Wednesday, 24 February 2010

Sound in Games

Sound is an overlooked and essential part of games. It is such a natural thing to hear sounds we recognise in games such as trees rustling, footsteps crunching on gravel and the splash of water. But because the sounds are so real they become an invisible form in games and if they weren't something would feel wrong. I mean my own personal experience playing the recent Call of Duty on a friends PC was very different as his sound wasn't working and I put the game down as the atmosphere of explosions and bullets firing past my character wasn't there and I felt detatched from the action.

I really enjoy the soundtracks for games in general as they are very different and I find they are enjoyable to work to as a lot of the time the songs are purely background music without lyrics and usually classically composed and have a lot of story through them. Games are usually easily recognised by the songs that accompany them, If someone puts Halo on in another room i will know as usually the loud and dramatic orchestra will be blasting trying to break the sound system its coming through. Though even if i can't hear the title music the iconic sounds of the plasma grenades or the blast of the generic assault rifle is enough to be sure that someone is palying Halo without me.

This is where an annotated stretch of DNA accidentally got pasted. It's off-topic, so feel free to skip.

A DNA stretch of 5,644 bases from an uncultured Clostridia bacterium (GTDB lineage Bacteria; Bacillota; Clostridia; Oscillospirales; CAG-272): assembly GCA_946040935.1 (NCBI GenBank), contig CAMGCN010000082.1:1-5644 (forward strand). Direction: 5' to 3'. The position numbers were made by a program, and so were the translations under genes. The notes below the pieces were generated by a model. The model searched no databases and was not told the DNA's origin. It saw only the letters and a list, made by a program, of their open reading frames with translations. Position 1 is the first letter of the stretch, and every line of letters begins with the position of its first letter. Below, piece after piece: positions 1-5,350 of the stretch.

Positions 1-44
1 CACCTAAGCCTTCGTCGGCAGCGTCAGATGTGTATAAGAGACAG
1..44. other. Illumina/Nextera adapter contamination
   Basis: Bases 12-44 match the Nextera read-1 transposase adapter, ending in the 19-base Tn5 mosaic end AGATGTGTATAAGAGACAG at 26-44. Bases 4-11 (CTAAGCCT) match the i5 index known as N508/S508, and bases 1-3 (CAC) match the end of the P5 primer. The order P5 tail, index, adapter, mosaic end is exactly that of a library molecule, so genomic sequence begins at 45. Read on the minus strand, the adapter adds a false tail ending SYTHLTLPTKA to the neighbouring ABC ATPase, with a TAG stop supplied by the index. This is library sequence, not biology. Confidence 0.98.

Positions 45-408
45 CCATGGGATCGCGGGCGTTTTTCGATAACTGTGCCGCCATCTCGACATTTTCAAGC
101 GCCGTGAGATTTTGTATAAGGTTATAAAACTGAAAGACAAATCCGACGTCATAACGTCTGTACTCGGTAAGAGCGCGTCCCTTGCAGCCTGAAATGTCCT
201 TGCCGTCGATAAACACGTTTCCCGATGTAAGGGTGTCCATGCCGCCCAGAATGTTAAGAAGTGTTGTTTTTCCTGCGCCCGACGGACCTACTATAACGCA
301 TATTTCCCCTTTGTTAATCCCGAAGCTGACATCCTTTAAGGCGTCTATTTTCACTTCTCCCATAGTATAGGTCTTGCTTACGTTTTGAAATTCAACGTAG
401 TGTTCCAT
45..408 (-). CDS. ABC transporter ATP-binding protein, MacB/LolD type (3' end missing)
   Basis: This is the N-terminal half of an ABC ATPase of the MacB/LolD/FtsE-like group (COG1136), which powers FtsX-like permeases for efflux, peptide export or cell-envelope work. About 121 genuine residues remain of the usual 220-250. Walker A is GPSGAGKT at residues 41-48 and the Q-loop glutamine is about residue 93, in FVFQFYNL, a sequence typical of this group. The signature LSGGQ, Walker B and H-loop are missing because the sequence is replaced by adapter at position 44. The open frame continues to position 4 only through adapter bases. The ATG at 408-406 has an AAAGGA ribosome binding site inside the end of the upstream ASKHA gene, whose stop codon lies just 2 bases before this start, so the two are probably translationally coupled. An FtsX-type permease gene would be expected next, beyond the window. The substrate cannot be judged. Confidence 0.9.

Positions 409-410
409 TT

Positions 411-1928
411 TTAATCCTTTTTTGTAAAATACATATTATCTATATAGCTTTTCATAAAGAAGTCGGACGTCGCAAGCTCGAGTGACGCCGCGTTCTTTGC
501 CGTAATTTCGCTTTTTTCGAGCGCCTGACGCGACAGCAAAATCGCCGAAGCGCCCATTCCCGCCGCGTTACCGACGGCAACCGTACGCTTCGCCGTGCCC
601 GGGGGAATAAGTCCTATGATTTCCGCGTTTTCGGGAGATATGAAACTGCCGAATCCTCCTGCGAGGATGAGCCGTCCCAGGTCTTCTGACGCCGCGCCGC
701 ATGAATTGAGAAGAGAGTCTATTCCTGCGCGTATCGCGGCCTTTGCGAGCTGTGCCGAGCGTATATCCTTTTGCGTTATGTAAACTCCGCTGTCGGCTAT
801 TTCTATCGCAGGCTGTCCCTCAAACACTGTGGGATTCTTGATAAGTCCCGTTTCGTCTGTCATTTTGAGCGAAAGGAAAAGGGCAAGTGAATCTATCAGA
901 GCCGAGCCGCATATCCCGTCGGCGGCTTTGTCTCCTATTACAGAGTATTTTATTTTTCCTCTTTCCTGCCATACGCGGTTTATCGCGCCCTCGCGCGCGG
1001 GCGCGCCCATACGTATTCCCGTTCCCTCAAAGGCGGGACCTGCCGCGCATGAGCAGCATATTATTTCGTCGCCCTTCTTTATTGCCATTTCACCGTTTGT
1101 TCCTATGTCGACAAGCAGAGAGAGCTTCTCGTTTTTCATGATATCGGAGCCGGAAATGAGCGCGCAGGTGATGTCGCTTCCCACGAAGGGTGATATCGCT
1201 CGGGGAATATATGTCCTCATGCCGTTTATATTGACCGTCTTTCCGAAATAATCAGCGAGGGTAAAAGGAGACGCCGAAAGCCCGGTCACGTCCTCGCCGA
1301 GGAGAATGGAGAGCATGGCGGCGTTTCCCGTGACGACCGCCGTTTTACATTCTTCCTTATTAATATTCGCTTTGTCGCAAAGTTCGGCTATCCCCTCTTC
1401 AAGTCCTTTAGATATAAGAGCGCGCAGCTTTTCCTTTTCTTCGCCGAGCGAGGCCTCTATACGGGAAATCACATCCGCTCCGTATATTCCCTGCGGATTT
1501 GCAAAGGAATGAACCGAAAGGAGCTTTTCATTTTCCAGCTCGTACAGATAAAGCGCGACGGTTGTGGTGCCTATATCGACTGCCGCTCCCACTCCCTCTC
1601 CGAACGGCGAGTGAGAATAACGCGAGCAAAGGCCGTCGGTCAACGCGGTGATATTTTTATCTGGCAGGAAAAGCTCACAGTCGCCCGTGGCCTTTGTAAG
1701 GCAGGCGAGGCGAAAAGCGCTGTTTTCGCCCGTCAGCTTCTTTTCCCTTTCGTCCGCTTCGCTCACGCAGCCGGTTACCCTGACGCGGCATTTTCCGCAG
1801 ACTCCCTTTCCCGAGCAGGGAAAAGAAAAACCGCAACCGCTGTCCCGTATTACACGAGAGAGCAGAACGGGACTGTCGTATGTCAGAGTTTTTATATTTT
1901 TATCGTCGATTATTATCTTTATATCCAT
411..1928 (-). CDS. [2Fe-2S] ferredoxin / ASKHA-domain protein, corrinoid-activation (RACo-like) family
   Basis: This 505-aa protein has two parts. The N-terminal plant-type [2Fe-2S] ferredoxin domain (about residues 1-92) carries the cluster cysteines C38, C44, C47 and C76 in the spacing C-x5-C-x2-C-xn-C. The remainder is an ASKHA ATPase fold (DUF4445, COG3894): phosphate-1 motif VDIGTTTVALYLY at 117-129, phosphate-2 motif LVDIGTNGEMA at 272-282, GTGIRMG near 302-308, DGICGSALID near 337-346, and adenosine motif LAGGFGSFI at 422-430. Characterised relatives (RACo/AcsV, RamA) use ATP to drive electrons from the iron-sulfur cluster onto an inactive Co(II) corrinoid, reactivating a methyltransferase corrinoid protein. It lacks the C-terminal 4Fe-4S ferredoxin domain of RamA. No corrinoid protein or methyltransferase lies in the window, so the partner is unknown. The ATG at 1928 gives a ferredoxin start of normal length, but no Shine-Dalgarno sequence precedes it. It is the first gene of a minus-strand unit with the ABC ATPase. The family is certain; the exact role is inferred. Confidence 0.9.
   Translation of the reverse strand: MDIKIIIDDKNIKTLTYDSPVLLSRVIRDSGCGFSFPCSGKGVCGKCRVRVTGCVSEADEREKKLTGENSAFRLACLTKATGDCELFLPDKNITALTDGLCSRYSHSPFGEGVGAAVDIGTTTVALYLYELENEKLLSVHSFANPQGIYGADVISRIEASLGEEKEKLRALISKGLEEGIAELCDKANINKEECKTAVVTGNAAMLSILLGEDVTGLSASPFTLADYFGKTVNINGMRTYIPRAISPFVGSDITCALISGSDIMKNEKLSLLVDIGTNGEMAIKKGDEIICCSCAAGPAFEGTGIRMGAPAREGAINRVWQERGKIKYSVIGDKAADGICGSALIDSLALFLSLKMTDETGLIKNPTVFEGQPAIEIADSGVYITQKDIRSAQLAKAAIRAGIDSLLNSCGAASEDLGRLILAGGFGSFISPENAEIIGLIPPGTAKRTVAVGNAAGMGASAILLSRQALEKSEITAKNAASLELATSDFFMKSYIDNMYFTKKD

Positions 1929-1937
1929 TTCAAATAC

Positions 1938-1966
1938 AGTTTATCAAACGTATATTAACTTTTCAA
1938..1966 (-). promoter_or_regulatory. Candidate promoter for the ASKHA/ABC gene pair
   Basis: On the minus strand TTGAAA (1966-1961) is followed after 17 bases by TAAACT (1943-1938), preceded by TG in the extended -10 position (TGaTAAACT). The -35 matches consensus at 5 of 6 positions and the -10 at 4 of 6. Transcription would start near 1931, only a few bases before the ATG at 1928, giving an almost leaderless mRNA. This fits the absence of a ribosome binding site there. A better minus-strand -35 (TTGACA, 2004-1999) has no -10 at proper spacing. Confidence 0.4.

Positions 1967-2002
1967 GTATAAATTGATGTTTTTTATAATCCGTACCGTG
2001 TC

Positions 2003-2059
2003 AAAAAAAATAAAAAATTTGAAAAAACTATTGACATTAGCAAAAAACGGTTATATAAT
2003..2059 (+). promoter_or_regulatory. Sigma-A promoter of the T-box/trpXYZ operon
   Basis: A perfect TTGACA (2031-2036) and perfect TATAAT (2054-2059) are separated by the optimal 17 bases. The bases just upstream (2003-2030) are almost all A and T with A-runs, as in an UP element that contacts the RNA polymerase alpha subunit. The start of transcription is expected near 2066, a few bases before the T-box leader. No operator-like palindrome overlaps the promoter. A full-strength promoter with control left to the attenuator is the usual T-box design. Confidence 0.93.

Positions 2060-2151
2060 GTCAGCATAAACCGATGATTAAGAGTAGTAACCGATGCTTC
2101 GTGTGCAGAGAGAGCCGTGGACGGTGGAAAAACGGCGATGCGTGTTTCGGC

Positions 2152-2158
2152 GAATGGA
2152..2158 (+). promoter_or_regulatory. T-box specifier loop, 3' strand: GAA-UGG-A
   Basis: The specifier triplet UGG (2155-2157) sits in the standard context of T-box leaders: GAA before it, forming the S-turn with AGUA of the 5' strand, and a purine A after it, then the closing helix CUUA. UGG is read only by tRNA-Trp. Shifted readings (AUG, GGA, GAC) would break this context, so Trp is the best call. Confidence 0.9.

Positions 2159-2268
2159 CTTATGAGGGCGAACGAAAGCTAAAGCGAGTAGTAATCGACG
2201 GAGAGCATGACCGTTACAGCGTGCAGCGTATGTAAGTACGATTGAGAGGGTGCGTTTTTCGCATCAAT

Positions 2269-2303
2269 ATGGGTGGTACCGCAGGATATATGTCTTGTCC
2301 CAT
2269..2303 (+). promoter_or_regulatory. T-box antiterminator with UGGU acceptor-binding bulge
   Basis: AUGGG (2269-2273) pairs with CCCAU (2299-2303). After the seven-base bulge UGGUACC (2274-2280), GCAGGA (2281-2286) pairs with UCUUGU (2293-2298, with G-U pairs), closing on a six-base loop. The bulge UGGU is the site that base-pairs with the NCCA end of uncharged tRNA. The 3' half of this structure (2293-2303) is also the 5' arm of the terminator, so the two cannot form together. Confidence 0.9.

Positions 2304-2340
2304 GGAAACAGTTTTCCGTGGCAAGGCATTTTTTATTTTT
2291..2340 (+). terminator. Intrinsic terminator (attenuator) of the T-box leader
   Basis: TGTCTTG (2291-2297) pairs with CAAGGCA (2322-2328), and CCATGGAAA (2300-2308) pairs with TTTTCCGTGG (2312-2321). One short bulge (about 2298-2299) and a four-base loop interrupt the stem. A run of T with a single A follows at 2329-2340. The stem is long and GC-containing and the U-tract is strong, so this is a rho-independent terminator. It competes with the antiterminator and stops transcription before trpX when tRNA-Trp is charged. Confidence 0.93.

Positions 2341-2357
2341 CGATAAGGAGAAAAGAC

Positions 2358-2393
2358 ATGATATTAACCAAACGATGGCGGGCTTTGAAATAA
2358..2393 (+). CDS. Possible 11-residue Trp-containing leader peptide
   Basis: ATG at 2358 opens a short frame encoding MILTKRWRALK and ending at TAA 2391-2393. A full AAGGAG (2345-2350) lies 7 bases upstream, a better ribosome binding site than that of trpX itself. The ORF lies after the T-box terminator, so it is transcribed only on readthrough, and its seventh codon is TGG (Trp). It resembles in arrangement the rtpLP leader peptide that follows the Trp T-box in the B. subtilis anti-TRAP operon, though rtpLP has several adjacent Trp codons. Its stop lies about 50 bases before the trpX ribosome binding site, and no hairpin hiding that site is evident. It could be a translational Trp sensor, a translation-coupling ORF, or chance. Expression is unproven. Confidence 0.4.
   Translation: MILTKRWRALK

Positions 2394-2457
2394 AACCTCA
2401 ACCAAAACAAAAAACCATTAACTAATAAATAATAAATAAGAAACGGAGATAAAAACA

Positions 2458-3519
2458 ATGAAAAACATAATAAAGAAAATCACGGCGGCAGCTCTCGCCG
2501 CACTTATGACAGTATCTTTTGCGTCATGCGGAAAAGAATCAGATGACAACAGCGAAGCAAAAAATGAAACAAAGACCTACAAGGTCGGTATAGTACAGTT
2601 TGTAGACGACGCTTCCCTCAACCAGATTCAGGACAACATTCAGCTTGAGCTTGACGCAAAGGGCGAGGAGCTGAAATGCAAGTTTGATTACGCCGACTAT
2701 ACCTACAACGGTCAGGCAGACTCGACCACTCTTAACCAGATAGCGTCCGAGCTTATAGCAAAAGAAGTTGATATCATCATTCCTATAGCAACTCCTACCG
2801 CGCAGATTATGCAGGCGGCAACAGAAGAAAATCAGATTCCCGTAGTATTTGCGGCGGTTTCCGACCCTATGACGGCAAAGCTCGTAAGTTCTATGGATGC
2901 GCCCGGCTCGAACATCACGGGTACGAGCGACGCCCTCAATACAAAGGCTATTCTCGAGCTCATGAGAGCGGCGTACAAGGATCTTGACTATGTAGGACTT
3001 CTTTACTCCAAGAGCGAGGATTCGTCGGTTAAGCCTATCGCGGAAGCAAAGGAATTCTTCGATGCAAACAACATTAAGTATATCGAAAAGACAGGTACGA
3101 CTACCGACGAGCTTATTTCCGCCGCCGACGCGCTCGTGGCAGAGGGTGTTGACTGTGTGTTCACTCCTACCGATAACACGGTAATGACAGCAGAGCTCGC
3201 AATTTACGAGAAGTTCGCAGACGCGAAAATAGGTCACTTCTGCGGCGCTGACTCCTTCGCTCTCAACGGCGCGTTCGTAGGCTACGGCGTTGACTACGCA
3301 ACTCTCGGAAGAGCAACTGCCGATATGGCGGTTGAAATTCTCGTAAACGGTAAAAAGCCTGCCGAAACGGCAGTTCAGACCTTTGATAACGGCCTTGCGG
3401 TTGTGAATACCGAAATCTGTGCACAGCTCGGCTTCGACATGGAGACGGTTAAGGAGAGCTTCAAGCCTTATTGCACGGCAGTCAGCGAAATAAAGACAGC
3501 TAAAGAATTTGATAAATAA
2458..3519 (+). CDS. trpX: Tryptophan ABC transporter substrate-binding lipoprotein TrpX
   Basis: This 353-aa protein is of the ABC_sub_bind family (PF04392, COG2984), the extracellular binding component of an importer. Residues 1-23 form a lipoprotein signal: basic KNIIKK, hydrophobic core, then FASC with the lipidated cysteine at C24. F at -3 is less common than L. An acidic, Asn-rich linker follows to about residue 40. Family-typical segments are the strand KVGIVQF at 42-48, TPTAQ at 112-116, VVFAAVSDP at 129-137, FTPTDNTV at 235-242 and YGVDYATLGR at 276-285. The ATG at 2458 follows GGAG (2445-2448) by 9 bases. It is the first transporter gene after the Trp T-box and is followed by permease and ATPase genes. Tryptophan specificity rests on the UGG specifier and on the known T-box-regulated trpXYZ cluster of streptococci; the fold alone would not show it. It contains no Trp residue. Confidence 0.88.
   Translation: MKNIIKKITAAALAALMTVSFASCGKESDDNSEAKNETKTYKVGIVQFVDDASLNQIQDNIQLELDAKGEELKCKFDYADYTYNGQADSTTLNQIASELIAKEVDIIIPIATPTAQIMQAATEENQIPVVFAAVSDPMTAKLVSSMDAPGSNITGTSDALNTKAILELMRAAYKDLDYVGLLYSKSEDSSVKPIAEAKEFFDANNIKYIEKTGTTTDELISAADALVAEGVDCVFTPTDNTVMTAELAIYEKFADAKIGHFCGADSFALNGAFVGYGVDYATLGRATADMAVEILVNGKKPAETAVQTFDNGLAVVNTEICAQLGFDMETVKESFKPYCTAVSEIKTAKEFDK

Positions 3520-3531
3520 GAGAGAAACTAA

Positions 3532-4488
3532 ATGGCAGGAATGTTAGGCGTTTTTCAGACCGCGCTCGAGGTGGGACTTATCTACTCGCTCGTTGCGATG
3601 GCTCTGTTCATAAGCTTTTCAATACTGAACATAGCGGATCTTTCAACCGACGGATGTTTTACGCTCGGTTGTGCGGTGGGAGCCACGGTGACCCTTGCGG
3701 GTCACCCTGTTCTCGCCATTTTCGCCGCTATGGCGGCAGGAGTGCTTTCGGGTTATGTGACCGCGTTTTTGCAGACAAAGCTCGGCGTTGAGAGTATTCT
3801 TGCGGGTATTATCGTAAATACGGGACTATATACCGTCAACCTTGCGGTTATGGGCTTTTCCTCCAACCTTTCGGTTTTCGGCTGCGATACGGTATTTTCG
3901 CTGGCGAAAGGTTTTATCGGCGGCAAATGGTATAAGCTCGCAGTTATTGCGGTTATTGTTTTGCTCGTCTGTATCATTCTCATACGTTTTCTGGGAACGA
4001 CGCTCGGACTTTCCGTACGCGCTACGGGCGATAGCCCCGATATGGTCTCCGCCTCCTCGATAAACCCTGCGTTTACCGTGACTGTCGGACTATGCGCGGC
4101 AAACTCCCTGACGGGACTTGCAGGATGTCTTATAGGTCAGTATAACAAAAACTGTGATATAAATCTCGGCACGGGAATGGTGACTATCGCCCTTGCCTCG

Another game that sounds are easily recognisable is Metal Gear Solid, I mean the warning sound of the guards with the most ridiculous "!" symbol over their heads when they spot you is classic and anyone who has played it or seen a friend play will instantly know where the sound is from. Hideo Kojima has an entire orchestra that works on his games and they even hold concerts with the game playing in the background for fans of the game and the music alike!

Sounds in games have always been limited to actions that happen in game based on whether the character does something to effect the environment. I mean most gamers will remember the Mario coin blip and the Sonic spin as he went into a ball but what about the more realistic games. Sounds always seem the same and never appear to change as they do in real life due to the nature of being pre recorded.

Its a shame that the technology for sound in games hasn't been improved, I will say the quality and crispness does get better as time goes on. The sound systems for TV's and surround sound systems improve but as with many other aspects of games today it could be pushed easily to another level.